A conduit leads from the Coglock to K'vrech's self-imagined afterlife in Limbo - the Paradise of One Sky - made of the chaos matter itself, an idyllic scene of what life may have been like for his progenitors before enslavement to the mind flayers. K'vrech vaguely recalls the mimir but his mind has become clouded by the presence of "three interlopers" in his paradise, preventing him from remembering the command word. These "interlopers" appear as different NPCs in his imagined paradise: First, Xorlgast, a green slaad intent on harvesting K'vrech's soul to turn it into a slaad tadpole. Second, Azemnon, a zelekhut inevitable sent by Varuna to return the githzerai petitioner to Mechanus, for as a Lawful soul who drowned he belongs in Varuna's realm. Third, Pah'zel Githom-vaas, a githyanki knight sent to extract a secret of the githzerai (the guidon artifact K'vrech helped install in the Floating City). The PCs can unmask the interlopers for K'vrech or side with one of them to get the command word from K'vrech. 

When they return to Mechanus and free the mimir, not only do the PCs get the second piece of the Lady's Key from the mimir, but they also discover the gears were sabotaged by a mage as a deliberate attack on the Vigilant Eye. Visiting Varuna's realm - easy if they sided with the Zelekhut, harder if they did not - the PCs can learn several secrets about the Rift: that a mighty "planar breach" ritual was cast on the Astral using the Codex of the Infinite Planes as fulfillment of an oath.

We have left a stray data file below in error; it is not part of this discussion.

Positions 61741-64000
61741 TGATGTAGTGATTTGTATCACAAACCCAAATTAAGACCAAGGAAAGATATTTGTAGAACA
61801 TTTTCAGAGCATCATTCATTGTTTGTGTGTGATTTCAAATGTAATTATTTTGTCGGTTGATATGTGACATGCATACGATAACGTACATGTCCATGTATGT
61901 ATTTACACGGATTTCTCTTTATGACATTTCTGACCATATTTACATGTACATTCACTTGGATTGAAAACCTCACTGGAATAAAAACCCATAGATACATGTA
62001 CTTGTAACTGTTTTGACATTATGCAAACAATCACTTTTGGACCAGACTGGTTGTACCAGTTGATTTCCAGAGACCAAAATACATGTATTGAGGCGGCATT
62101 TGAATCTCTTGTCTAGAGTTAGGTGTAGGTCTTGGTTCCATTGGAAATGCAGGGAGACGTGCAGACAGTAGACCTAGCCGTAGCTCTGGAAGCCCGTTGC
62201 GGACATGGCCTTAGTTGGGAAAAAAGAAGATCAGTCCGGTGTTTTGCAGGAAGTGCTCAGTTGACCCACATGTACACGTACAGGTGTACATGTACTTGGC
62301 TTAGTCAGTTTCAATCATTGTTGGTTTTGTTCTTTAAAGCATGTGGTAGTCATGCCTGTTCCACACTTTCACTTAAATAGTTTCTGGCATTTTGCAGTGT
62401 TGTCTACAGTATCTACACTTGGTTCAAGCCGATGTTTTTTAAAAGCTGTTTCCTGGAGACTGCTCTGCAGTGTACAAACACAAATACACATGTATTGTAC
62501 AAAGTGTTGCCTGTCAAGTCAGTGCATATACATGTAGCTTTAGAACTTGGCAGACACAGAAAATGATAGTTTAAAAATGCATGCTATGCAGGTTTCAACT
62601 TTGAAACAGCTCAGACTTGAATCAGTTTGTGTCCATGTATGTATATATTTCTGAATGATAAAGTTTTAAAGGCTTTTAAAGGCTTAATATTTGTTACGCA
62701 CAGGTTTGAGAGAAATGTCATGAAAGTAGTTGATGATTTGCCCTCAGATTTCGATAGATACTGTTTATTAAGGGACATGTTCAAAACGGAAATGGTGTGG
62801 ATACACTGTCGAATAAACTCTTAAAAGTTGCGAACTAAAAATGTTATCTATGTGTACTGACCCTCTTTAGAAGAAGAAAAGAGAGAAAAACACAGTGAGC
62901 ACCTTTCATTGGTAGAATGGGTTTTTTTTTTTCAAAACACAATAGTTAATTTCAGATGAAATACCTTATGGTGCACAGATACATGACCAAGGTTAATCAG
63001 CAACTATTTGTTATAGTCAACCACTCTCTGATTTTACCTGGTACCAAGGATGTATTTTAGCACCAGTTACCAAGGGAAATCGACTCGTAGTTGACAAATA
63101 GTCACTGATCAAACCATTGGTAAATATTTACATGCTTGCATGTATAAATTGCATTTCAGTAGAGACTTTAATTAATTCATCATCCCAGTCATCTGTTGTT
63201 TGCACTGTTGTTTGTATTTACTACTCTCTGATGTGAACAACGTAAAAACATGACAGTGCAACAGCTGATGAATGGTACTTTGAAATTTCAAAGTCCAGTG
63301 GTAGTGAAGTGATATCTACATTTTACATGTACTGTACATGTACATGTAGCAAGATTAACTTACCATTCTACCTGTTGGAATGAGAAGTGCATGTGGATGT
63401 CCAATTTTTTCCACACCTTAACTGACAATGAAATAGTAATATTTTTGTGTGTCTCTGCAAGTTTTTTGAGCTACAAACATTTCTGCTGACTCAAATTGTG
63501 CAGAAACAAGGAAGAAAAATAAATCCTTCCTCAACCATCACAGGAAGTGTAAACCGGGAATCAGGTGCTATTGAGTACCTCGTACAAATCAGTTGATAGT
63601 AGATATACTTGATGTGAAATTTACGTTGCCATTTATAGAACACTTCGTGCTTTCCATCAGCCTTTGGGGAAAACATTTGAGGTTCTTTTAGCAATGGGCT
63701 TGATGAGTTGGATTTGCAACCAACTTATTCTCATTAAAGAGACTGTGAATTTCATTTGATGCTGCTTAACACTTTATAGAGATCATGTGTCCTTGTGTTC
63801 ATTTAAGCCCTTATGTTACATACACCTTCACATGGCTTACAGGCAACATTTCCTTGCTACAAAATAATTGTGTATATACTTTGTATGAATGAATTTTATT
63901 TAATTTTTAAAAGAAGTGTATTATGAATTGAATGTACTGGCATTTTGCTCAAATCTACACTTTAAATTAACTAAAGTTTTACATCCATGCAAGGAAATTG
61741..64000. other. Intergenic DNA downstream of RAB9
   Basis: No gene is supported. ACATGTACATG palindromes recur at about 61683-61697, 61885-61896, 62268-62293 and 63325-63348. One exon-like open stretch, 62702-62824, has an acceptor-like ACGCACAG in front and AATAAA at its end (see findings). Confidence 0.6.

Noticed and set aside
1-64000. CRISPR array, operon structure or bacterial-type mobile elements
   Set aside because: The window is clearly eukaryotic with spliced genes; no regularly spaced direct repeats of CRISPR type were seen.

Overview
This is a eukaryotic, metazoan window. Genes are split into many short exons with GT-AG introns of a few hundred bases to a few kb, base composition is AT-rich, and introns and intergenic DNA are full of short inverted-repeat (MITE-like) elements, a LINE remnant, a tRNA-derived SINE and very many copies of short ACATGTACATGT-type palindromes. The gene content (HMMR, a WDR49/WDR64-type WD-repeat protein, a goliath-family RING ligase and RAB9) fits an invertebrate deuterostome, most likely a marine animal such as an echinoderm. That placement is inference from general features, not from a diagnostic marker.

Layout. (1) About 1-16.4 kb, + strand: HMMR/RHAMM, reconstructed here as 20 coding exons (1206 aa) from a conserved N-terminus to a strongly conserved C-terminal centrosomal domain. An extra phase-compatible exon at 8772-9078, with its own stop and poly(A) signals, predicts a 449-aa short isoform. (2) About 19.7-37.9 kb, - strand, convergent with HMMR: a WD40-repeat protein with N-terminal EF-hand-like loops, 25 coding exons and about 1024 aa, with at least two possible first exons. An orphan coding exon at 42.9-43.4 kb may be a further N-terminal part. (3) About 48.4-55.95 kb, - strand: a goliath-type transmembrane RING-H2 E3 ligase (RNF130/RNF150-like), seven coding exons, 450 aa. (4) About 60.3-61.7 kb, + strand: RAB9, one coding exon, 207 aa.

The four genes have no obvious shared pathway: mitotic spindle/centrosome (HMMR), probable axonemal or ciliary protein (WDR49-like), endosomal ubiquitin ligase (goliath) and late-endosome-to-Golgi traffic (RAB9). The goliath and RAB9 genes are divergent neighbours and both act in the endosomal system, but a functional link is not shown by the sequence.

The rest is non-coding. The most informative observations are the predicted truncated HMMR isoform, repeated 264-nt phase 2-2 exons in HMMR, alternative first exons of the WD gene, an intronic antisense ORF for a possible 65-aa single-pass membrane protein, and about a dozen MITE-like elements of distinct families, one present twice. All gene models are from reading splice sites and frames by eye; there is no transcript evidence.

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Quote:I do like this idea, I

Quote:
I do like this idea, I'm just hard pressed to implement it. Any ideas?

Hmm, lets see
Rule-of-Three: Everything happens in threes.
This one is obvious, three principles, three keys.

Unity of Rings: Everything comes back to where it started.
Maybe the PC already possessed the key in the beginning of the campaign (this might be an item or an abstract idea/motivation like "joining together to decipher the mystery of the rift and the true meaning of the multiverse") and gave it away.

Center of All: There is a center of everything — or, rather, wherever a person happens to be is the center of the multiverse.
There is no "lock" for this key. Wherever a blood finds the the true meaning of the multiverse all ways will open for him, as he becomes the key.